A Gentleman, a Family Man, a Man of the World
Remembering Seymour M. Blaug, the sixth dean of the UNC School of Pharmacy
Story by Kirsten Beattie | Published December 6, 2022
For those who knew Seymour M. Blaug, PhD, the school’s sixth Dean, it’s hard not to wonder what might have been. Seymour was appointed dean August 5, 1974, and served until his tragic and sudden death on November 19, 1975.
In his short time as Dean, Seymour strove to build community. Seymour’s wife, Babette Blaug, remembers that most nights they hosted gatherings at their home or in the community. They often visited pharmacies across the state, on their own or with other faculty friends and couples.
Seymour loved teaching, and his students appreciated his thoughtfulness and attention. He pursued passions in practice advancement and published research on drug stability, dosage form development and drug absorption. All combined to make him an ideal leader for the UNC School of Pharmacy.
But for those who knew Seymour well, they remember him most as a gentleman and a family man. He is described as a man of the world who enjoyed fine clothes, photography, the arts, politics, and tending to his lawn. He had a keen sense of humor, and “his rejoinders were priceless,” remembers Babette. To his four daughters – Carla, Suzanne, Amy, and Elisabeth – he was simply “Dad.” And to Babette, the love of her life.
Born in 1923, Seymour grew up in New York City. He enrolled at New York University to study engineering. When World War II escalated, he enlisted in the army. After three years of tours in Italy and North Africa, Seymour switched gears. He enrolled at Columbia University, where he earned B.S. and M.S. degrees from their pharmacy school.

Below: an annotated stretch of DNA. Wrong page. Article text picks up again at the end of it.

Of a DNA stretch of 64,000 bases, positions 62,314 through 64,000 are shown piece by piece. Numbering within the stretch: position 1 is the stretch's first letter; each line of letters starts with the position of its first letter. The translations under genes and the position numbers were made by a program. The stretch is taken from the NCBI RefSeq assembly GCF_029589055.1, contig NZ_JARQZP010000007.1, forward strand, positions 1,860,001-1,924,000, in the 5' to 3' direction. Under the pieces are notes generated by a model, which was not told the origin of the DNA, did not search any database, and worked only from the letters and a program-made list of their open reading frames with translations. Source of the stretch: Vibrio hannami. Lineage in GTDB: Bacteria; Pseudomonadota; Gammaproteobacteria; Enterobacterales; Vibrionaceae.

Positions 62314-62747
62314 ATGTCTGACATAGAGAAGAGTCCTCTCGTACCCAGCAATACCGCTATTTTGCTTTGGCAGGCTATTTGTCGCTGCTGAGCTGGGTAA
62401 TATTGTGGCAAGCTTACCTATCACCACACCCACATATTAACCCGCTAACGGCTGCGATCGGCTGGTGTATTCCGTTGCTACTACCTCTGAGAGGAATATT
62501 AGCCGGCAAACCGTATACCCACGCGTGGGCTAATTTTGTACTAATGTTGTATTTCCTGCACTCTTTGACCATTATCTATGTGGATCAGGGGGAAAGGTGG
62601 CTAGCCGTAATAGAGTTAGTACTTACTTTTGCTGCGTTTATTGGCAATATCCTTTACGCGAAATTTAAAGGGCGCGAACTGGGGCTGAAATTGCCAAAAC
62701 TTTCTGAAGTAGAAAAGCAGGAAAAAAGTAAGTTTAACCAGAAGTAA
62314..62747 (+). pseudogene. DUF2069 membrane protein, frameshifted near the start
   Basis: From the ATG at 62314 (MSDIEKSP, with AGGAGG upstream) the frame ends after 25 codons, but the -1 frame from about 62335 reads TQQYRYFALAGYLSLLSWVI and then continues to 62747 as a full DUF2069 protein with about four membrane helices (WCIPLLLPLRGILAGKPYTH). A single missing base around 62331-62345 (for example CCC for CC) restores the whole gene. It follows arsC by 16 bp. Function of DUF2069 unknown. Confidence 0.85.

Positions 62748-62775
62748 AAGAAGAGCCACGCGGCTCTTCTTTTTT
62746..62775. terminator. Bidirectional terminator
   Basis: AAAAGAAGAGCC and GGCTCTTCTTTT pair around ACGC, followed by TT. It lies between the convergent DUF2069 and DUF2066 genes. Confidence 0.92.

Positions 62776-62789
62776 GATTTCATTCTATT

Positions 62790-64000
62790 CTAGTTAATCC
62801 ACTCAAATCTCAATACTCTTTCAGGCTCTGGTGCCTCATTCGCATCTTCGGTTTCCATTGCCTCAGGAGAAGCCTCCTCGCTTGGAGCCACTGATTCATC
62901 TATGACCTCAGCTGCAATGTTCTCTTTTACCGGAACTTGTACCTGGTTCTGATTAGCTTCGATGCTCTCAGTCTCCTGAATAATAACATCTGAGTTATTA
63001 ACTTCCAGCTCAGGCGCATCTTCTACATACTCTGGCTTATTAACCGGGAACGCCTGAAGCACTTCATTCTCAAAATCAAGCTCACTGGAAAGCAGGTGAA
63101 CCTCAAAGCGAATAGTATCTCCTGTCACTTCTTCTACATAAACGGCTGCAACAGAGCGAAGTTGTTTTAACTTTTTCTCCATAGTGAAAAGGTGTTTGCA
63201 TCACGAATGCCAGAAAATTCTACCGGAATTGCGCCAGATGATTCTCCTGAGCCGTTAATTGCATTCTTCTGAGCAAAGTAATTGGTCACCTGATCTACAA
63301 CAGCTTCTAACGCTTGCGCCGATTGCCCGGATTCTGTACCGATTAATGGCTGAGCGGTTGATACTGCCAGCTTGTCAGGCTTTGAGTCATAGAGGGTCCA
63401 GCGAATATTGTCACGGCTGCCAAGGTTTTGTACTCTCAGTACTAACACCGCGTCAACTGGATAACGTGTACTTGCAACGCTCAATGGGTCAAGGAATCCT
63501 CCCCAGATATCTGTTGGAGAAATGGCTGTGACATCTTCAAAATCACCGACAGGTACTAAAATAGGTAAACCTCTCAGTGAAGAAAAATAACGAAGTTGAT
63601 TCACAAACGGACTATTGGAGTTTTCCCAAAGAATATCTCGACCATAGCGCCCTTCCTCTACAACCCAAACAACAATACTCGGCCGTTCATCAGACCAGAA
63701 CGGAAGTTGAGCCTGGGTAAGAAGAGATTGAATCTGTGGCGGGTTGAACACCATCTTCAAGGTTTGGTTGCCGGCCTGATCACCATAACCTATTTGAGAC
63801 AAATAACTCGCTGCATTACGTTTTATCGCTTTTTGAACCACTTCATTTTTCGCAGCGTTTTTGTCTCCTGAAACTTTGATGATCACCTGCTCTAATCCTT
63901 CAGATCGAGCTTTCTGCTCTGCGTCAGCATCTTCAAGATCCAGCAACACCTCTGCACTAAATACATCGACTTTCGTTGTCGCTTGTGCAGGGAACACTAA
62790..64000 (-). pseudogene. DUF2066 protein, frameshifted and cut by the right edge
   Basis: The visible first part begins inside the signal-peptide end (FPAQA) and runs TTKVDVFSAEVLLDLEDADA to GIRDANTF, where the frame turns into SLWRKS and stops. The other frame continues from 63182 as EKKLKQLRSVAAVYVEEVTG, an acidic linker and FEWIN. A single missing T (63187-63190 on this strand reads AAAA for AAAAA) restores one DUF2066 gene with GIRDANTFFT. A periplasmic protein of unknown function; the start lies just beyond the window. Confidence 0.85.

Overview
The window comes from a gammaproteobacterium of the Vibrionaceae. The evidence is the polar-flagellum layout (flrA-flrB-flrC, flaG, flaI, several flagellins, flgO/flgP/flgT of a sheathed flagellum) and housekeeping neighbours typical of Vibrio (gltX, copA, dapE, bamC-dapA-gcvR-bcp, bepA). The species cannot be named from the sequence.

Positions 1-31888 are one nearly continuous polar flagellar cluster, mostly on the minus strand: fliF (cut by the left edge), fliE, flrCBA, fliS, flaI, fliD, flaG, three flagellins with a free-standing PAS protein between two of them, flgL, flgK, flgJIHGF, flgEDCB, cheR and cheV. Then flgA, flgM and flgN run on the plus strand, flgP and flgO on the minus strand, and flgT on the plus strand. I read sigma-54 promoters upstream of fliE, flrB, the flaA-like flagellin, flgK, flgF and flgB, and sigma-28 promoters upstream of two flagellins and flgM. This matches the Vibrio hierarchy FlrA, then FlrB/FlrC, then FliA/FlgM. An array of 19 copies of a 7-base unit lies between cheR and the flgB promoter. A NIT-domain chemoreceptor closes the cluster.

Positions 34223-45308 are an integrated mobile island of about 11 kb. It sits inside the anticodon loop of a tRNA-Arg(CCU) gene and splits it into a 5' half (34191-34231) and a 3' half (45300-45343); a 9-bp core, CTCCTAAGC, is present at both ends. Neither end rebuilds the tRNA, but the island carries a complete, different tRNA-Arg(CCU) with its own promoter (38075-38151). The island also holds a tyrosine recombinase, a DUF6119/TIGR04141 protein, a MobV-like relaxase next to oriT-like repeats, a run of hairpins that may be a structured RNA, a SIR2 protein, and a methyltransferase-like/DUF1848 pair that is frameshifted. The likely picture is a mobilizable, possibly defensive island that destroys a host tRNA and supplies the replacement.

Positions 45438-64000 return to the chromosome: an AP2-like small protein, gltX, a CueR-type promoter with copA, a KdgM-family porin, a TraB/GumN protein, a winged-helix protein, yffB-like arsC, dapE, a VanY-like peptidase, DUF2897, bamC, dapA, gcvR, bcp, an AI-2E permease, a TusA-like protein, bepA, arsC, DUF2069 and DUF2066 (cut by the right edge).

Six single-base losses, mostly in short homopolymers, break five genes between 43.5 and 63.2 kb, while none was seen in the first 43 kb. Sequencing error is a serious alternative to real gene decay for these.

His journey to the Midwest and University of Iowa brought him to Babette, where they met at a party in Iowa City and fell in love at first sight. He earned his PhD and rose to full professor while the two established their family.
At Iowa, Seymour established a relationship with the pharmacy school at the Universidad Central de Venezuela in Caracas. He and Babette traveled there over summers. Seymour would share his expertise, and in turn he helped to mentor and to recruit pharmacy students to Iowa. He continued this tradition while at Carolina.
Another tradition Babette says that Seymour honored was a love of football at both schools. During his time in Iowa, he was known to be a “rabid” fan, she says. He supported Carolina football as fiercely, though with the quieter demeanor he viewed as more befitting a dean.
What would more years have allowed Seymour to accomplish? It is easy to imagine and a difficult loss to process. Whatever his accomplishments, though, he would have accepted them with quiet grace. “He was gifted with modesty,” Babette recalls. “When his accomplishments were noted in a newspaper, journal or a meeting, he smiled. He did not blow his own horn. I did that for him at times.”